Could this be right? I thought. On the recent BBC2 programme Murder Most Famous the contestants were set tasks and challenges every day - car chases and police interrogations and the like - in order to give their writing greater authenticity. Both they and their mentor, Minette Walters, agreed that it worked.

On that principle, if I were to have experienced everything I've written about over the past few years, I would have ...

  • leapt off a tall building
  • been re-born
  • lived in New York
  • had an affair with a pastry chef
  • hidden a cat
  • given away a baby
  • had my nose pierced
  • taken up birdwatching
  • killed a cheating boyfriend

Needless to say, I've done none of the above. I may be a better writer if I had (I'd be in prison, actually but we won't go into that) but I don't think I need to sway across the desert on a camel, or kick-box a kangaroo, to imagine what those experiences might feel like. That's the beauty of writing fiction, as opposed to acting it and having to bulk up to accurately portray a boxer, or pile on four ounces to play Bridget Jones (Renee Zellwegger shot up to a gargantuan SIZE 10!!!!!! Shocking, or what??) Conveying the emotion surrounding the experience is surely what it's all about?

Obviously, research is vital for facts, procedures, dates, terminology etc - and I love that, because it allows me to fart around on the computer for weeks - but I can see where Ian McEwan was coming from.

If you're writing articles or features experience is essential, but in the world of fiction, imagination is King (or Queen, if you prefer).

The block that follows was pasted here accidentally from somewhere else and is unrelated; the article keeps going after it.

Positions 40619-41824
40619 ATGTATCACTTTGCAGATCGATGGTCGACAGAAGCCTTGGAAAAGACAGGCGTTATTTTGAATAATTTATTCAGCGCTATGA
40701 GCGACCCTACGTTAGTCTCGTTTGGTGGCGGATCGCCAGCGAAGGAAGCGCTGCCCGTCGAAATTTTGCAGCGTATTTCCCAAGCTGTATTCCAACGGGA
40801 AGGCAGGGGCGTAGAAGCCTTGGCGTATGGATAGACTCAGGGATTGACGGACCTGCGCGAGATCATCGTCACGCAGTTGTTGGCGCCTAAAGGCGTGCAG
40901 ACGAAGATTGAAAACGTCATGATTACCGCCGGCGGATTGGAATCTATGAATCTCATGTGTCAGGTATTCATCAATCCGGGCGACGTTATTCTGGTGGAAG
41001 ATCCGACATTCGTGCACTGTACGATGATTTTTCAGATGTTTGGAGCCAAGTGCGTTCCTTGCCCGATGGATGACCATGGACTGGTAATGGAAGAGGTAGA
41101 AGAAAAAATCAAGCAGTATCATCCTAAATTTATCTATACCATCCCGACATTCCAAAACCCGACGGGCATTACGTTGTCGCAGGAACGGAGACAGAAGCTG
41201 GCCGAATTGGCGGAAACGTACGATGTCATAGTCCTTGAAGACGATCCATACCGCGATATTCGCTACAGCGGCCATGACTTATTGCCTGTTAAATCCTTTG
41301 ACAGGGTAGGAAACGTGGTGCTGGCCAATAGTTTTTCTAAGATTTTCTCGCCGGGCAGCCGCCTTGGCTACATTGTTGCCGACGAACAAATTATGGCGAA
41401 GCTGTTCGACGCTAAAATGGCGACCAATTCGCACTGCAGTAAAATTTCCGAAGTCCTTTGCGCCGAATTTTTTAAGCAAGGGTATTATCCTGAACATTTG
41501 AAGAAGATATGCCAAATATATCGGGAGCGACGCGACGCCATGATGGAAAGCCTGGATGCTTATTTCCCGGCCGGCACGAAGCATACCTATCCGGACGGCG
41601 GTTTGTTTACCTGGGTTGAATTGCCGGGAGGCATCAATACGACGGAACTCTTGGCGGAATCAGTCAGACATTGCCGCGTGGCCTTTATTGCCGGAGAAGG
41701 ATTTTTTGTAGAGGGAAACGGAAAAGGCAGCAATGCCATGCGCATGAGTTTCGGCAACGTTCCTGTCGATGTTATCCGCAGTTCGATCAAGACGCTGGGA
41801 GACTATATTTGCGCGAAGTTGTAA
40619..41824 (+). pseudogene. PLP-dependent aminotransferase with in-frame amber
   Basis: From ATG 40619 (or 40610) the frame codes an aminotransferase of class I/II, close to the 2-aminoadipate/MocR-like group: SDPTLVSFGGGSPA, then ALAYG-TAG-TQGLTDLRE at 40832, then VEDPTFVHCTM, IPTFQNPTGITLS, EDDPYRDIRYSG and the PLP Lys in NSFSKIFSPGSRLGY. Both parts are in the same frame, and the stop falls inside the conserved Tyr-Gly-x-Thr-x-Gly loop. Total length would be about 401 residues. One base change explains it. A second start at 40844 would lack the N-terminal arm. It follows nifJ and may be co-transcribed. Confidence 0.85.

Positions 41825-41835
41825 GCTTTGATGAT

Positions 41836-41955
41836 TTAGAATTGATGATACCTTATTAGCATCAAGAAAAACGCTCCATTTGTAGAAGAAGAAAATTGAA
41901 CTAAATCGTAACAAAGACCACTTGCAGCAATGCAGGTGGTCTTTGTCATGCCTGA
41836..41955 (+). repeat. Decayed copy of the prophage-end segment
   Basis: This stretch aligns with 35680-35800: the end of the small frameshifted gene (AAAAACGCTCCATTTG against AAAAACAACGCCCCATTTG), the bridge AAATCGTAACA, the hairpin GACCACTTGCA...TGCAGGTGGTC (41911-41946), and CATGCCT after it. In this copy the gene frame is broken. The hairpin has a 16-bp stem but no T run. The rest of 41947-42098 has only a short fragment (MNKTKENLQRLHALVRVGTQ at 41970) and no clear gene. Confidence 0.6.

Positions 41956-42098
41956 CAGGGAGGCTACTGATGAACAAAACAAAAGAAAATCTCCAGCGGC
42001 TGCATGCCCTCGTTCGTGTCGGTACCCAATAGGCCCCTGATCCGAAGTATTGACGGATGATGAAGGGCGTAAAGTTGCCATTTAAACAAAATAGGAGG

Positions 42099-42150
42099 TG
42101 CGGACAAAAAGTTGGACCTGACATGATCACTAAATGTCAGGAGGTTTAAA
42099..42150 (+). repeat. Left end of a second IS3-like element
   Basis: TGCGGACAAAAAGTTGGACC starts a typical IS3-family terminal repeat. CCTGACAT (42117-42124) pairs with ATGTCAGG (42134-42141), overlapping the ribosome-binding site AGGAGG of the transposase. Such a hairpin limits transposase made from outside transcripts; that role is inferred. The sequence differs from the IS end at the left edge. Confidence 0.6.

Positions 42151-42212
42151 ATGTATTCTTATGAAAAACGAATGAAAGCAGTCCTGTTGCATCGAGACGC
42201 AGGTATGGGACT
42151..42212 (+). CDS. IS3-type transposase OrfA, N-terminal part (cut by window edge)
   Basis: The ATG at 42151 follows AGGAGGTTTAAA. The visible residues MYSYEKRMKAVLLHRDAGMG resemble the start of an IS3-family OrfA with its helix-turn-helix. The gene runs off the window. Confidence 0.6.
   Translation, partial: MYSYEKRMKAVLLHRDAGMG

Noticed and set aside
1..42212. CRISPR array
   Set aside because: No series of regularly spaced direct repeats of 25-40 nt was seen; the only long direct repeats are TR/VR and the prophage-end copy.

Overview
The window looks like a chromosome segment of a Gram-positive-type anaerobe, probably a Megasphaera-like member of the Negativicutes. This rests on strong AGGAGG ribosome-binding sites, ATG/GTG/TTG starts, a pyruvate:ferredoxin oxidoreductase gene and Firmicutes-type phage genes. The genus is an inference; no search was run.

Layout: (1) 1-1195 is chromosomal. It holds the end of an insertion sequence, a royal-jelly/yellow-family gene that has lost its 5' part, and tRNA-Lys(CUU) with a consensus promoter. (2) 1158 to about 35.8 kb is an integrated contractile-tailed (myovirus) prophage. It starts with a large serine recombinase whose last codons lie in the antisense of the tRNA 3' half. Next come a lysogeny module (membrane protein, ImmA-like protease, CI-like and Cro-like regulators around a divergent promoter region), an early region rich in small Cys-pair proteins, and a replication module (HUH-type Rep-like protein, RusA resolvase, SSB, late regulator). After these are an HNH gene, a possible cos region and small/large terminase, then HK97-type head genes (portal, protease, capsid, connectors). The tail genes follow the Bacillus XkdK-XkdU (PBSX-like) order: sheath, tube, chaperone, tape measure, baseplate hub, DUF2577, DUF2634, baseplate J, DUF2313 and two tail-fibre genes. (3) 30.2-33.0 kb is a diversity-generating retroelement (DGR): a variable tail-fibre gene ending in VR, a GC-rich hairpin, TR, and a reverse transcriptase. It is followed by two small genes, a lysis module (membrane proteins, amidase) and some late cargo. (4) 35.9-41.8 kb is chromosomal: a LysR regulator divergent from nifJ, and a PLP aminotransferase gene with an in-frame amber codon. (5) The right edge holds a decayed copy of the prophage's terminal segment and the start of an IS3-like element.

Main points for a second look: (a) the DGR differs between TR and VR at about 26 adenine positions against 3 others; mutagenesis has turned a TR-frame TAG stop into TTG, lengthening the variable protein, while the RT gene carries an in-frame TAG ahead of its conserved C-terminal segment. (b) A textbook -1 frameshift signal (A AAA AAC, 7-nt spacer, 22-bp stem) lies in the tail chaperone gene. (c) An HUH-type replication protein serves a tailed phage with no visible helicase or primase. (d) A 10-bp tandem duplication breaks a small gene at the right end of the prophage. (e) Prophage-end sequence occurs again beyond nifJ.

Tuesday, March 18, 2008

Fridgewatch.com

Don't ask me how (no, really don't) but I stumbled across a strangely fascinating website yesterday, called Fridgewatch

Procrastinating wildly, I decided to photograph the contents of our fridge (see above) and analyse the results. They say you are what you eat, which is rather worrying. Notice the retro tin of sliced peaches? How the hell did they get in there? That's Lovely Husband for you. He'll be cracking open the evaporated milk to go with them later. He recently came home with a tin of squid chunks, which I think speaks for itself. That little jar top right, is bloater paste. That's his as well. I could never eat something with such an unappealing name. The red cabbage isn't mine either.

I clearly need to go shopping. If you check out the fridges on the site, you'll see how healthy their owners are. Either that, or they've filled them up first, specially. There's nothing green in ours at all. It really doesn't reflect our diet. Honest. It's normally stuffed to the rafters with watercress, broccoli and tofu. We definitely don't live on pickled onions, sweetcorn and cheese.

Not all the time, anyway.

Saturday, March 15, 2008

A nice MEME

This is a rather fun book meme that I pinched from HERE and I'm tagging each and everyone one of you because

a) I'm interested in your answers and